All aviation history fans will appreciate this story and the photo: "Moon Over the Pacific."

 This photograph was taken on a mid-winter Ferry flight from Okinawa to CONUS for delivery of an RF-4C to the Periodic Aircraft Repair facility in California.  The truth of the story is in the photo.  Without such proof, disbelievers would abound.  BTW, the slogan from Vietnam military was "PUT CONUS UPON US!"

The aircrew was from a base in Texas. The formation consisted of one KC-135 tanker and two RF-4C's. Sometime after several in-flight refuelings, the normal boredom began to set in.  To keep occupied, the Phantom crews began to chit-chat with the crew members of the tanker aircraft on the radio.  During the conversation it was revealed that the tanker had some additional passengers on board, which included a flight nurse that was catching a hop back to the states. The nurse was then invited onto the flight deck, and talked to the crews of the F-4s and instantly became quite friendly with one of the pilots. It was during the next refueling, after the pilot had "hooked-up" and began taking fuel, that the boom operator suddenly went out of view, and was replaced by an apparently naked flight nurse, who then pressed her breasts against the refueling window. The pilot almost had an emergency "break-away," but hung in there and took the full off-load. 

Following the nurse flashing, the F-4 pilot decided to retaliate and took a high position on the tanker's left wing. Since it was a winter flight over water, the crew was required to wear the famous "poopy suit," or anti-exposure flight suit in addition to their normal clothing. The pilot safety-pinned the ejection seat before beginning to undress.  Anyone that has ever flown the Phantom will appreciate the degree of difficulty in performing this maneuver. First the leg restraints had to be released, then the parachute was unbuckled, along with the seat pack and lap belt restraints. Next, off came the winter flight jacket, the normal flight suit and gloves, then the poopy suit, the thermal underwear and so forth.  Then he had to almost stand on his head.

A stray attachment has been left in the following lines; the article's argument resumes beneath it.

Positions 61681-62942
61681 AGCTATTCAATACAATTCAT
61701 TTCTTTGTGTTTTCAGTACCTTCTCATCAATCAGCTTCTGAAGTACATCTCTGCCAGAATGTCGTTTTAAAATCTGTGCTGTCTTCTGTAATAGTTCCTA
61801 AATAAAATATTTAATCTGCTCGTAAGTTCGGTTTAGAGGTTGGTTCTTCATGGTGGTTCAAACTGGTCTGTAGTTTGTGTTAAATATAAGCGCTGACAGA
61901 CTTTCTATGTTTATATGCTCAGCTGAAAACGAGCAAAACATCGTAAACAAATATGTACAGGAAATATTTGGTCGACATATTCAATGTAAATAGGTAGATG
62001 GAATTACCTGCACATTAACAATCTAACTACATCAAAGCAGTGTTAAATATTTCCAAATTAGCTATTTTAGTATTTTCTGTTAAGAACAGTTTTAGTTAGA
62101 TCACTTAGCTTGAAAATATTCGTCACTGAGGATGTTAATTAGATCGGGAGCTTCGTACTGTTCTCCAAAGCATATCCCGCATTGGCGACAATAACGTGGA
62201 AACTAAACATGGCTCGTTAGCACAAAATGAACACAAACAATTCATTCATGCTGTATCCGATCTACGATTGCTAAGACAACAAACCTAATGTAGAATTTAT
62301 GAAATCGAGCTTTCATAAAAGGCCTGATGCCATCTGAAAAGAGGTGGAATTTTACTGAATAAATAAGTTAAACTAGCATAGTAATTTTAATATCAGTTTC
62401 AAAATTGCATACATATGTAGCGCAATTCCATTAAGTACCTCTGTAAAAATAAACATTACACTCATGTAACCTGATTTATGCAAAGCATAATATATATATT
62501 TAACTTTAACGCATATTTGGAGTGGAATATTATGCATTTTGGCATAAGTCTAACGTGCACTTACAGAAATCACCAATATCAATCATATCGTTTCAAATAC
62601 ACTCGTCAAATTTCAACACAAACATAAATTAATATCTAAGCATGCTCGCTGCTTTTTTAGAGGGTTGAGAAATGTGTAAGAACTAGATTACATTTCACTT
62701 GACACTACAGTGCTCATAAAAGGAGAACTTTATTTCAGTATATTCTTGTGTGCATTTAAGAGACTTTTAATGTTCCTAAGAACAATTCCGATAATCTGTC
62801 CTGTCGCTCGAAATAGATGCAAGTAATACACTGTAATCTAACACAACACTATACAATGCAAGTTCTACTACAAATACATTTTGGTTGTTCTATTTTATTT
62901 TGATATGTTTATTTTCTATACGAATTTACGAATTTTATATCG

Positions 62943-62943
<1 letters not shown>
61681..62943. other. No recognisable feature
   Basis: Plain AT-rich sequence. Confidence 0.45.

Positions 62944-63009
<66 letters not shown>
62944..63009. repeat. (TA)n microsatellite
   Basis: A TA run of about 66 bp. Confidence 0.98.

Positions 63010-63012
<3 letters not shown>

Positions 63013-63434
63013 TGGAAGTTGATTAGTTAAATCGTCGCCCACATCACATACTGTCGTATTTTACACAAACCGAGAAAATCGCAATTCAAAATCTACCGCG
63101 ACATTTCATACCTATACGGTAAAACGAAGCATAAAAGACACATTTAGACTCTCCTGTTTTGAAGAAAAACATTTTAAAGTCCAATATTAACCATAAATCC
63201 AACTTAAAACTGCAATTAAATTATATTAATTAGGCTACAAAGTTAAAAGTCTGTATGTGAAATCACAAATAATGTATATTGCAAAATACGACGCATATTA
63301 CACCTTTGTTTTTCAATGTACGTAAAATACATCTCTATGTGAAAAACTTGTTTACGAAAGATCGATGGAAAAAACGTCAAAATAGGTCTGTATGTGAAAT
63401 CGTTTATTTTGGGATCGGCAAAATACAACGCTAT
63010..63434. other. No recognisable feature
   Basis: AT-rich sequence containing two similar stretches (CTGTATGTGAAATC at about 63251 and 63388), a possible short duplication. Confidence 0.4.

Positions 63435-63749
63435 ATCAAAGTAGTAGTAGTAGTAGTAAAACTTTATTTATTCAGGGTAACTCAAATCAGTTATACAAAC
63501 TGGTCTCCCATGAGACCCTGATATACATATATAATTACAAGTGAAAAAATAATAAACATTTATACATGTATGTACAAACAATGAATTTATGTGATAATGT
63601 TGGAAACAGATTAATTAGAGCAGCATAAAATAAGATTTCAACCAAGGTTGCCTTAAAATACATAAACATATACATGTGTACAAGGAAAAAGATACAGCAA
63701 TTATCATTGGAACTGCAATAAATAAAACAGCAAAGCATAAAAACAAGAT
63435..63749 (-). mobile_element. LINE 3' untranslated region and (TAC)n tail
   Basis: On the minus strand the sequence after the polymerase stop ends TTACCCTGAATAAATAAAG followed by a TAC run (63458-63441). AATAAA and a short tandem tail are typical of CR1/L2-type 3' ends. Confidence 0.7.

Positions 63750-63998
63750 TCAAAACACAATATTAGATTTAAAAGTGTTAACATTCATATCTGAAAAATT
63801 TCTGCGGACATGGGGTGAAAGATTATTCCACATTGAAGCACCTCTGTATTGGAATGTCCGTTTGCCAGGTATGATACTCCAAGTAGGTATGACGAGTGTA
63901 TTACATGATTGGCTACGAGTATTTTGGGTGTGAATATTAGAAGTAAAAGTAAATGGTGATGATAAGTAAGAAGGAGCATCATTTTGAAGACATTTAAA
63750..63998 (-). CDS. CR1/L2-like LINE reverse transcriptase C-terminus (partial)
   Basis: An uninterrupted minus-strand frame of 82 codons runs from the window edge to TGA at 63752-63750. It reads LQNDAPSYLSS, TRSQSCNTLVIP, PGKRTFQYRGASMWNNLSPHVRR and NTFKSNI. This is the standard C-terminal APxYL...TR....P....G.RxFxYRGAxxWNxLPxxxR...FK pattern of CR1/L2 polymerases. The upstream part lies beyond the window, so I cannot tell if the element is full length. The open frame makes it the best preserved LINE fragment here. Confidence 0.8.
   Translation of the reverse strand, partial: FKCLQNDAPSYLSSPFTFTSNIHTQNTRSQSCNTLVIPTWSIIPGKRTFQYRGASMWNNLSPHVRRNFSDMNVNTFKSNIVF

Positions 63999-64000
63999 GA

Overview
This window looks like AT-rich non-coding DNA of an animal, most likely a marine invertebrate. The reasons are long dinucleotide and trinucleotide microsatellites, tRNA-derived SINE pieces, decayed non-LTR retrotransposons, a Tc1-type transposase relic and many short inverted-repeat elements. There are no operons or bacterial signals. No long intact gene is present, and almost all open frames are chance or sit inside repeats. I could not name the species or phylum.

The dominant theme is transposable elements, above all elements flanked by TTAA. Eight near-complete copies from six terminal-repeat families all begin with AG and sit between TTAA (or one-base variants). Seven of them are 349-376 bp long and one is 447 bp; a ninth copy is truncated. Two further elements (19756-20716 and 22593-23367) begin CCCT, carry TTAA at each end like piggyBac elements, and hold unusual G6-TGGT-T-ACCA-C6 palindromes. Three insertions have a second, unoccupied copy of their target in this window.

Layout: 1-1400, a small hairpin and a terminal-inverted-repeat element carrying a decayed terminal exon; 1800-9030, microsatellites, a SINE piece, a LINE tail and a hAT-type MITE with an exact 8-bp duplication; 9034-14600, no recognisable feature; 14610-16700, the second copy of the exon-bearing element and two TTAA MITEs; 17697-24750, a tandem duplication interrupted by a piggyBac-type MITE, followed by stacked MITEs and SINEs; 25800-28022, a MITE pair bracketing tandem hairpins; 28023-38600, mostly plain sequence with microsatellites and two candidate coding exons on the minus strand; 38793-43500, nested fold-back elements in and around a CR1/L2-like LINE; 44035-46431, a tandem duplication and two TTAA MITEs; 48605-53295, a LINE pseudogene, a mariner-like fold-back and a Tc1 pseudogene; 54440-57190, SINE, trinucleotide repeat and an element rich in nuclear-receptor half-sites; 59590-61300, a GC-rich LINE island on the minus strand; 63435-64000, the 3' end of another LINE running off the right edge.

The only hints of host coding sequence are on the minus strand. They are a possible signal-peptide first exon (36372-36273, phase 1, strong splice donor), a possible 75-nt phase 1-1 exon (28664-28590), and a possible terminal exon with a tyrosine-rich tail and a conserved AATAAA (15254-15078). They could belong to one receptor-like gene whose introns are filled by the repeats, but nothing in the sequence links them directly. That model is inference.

The picture was taken by the pilot of the other F-4, and the timing was right after General Creech had issued his "Doctrine on Aircrew Discipline" which included more rules about not carrying a camera in the cockpit. The photograph became an instant success within the crew-dog underworld, and late in 1979, when the F-4 Wing Commander was fired for having lost so many crews and jets during a Red Flag, this photo was at the last minute inserted into his going away picture, signed by all of the wing's crew members. This Colonel was well liked by all, and to repay the kindness for having given him this moon shot, he emptied his lawn mower's supply of gasoline into his on-base back yard, and spelled the F___ word in large enough letters that everyone could see it from the traffic pattern---his parting shot. 

The pilot of the F-4 was never admonished for this incident, but was later in trouble for having sonic boomed his hometown on a cross-country flight.  He was then selected for an assignment to the first F-16 squadron.  

The pilot that took the picture, a Flight Commander at the time, was recalled by SAC and flew B-52's until he retired. He is now a Captain with American Airlines.  

And now you know the rest of the story. 

The nurse, by the way, loved the gesture and met the pilot that night at the O'Club---but that is another story.